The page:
Keeping Your Teeth For Life

Did you know gum disease affects 75% of adults over the age of 30!  

Did you know gum disease is one of the most prevalent, yet rarely discussed diseases, in fact, it's 2.5 times more common than diabetes.  But it's also treatable, mostly preventable and, in some cases reversible.

How do you know if you have gum disease?

Chronic bad breath, puffy red gums, bleeding while brushing or flossing, receding gums and loose teeth are all symptoms of periodontal disease.  Often these signs and symptoms are painless which frequently can lead to a lack of urgency and awareness.

What are the risks of gum disease?

If left untreated, a number of issues can arise, such as tooth loss, tooth decay and other serious oral health problems. Advanced periodontal disease has also been linked to a number of systemic conditions, including diabetes and cardiovascular disease.  

How can you prevent it?

When it comes to foods to avoid, there is an obvious reason to keep away from sugary foods and drinks. Foods high in sugar and carbohydrates can create acidic environments in the mouth. The bacteria that can lead to periodontal disease thrive in these kinds of environments, feeding off of the sugar that lingers from the food we eat. 

Is there any way to cure gum disease without medical intervention?

There are many who tout so-called cures for periodontal disease that do not require professional intervention, however, there is very little evidence supporting the effectiveness of these.  


Professional Non-surgical treatments include scaling and root planing, which deep cleans the surface of the tooth roots to remove plaque, tartar, and bacteria. Advanced periodontal disease may require surgical treatments like periodontal pocket reductions and regenerative procedures.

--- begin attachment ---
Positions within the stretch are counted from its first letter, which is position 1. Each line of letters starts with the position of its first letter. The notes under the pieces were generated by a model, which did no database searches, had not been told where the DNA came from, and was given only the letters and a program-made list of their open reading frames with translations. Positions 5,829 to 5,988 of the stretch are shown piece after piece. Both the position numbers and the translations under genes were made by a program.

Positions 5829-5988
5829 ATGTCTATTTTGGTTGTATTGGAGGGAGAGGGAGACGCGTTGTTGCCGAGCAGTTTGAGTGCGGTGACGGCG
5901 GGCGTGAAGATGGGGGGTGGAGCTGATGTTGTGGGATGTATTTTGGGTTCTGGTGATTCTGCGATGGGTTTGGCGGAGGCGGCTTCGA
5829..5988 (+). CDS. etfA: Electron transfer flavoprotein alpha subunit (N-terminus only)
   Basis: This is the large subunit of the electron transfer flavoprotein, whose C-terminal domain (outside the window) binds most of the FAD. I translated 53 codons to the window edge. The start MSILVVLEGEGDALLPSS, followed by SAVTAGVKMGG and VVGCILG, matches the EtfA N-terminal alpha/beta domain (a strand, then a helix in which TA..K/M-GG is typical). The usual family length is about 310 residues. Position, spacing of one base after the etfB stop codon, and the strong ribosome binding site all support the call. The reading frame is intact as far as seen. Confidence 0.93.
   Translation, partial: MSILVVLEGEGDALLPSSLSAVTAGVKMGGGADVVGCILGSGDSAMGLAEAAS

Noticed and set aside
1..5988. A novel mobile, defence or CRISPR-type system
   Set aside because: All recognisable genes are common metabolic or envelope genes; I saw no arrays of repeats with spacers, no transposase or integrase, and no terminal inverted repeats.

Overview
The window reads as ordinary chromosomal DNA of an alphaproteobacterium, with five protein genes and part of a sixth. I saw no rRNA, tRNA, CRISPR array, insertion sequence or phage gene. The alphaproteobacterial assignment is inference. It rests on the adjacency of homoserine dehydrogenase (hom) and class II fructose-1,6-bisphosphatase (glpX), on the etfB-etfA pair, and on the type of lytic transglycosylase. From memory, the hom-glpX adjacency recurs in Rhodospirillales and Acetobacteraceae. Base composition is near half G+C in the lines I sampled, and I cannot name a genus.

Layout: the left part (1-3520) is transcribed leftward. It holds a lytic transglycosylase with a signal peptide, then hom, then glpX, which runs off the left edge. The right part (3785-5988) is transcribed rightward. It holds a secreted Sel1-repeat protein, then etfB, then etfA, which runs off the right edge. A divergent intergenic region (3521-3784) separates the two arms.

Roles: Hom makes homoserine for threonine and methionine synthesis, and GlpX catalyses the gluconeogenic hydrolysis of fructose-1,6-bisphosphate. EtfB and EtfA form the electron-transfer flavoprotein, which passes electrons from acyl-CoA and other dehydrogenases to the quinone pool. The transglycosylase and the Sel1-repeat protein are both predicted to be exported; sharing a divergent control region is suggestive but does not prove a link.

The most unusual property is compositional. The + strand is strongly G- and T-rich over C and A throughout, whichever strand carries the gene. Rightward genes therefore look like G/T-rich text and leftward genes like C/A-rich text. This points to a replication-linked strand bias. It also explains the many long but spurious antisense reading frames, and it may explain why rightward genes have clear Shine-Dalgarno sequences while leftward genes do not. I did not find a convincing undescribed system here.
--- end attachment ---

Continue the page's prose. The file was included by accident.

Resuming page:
There are a number of causes of gum recession, but the most common cause by far is periodontal disease.  The first step in treating this condition is to address its cause. In instances of gum disease, the patient may undergo a deep cleaning — known as scaling and root planing — to clean the teeth and heal any inflammation in the gums. In severe cases, gum recession may expose tooth roots, requiring such procedures as a pocket depth reduction (in which the periodontist folds gum tissue back over the tooth root after removing bacteria from the space created between the tooth and the gum) or gum graft surgery, in which new gum tissue is regenerated using healthy tissue from elsewhere in the mouth

Are receding gums caused by gum disease?
How important is flossing?

There is the old adage that says, 'only floss the teeth you want to keep.'  To avoid gum disease, the spaces between the teeth need to be kept clean.  There are a number of methods and devices that enable a person to clean the spaces between the teeth. Using a floss holder, interdental brush, or electronic device after eating and drinking can help remove food particles and plaque from spaces that brushing cannot reach.

Waxed floss typically glides more easily between the teeth, especially teeth that are close together. While unwaxed floss has no coating, some find that its thinness allows it to get between teeth more easily. The important thing to remember is that regardless of which type of floss you use, you should use it every day because floss can reach approximately 35% of the accessible surface area of a tooth.

Tongue scraping can be helpful in removing some of the bacteria, but the most effective way to remove bacteria is brushing twice daily and flossing regularly.

Does tongue scraping help?
Is there one thing most of us could add to our daily regimen?

Yes.  An anti-bacterial Mouthwash such as Listerine Zero. Since brushing and flossing cover only 24% of the oral tissues, bacteria can still live on the tongue. cheeks and other areas of the mouth.

If you're experiencing any of the symptoms of gum disease -

chronic bad breath, puffy red gums, bleeding while brushing

or flossing, receding gums, and loose teeth - call us as soon

as possible.  Regular cleanings and daily flossing, brushing 

and professional cleaning are the best methods for prevention!

In Summary


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© 2016 by Dr Brian Friedman.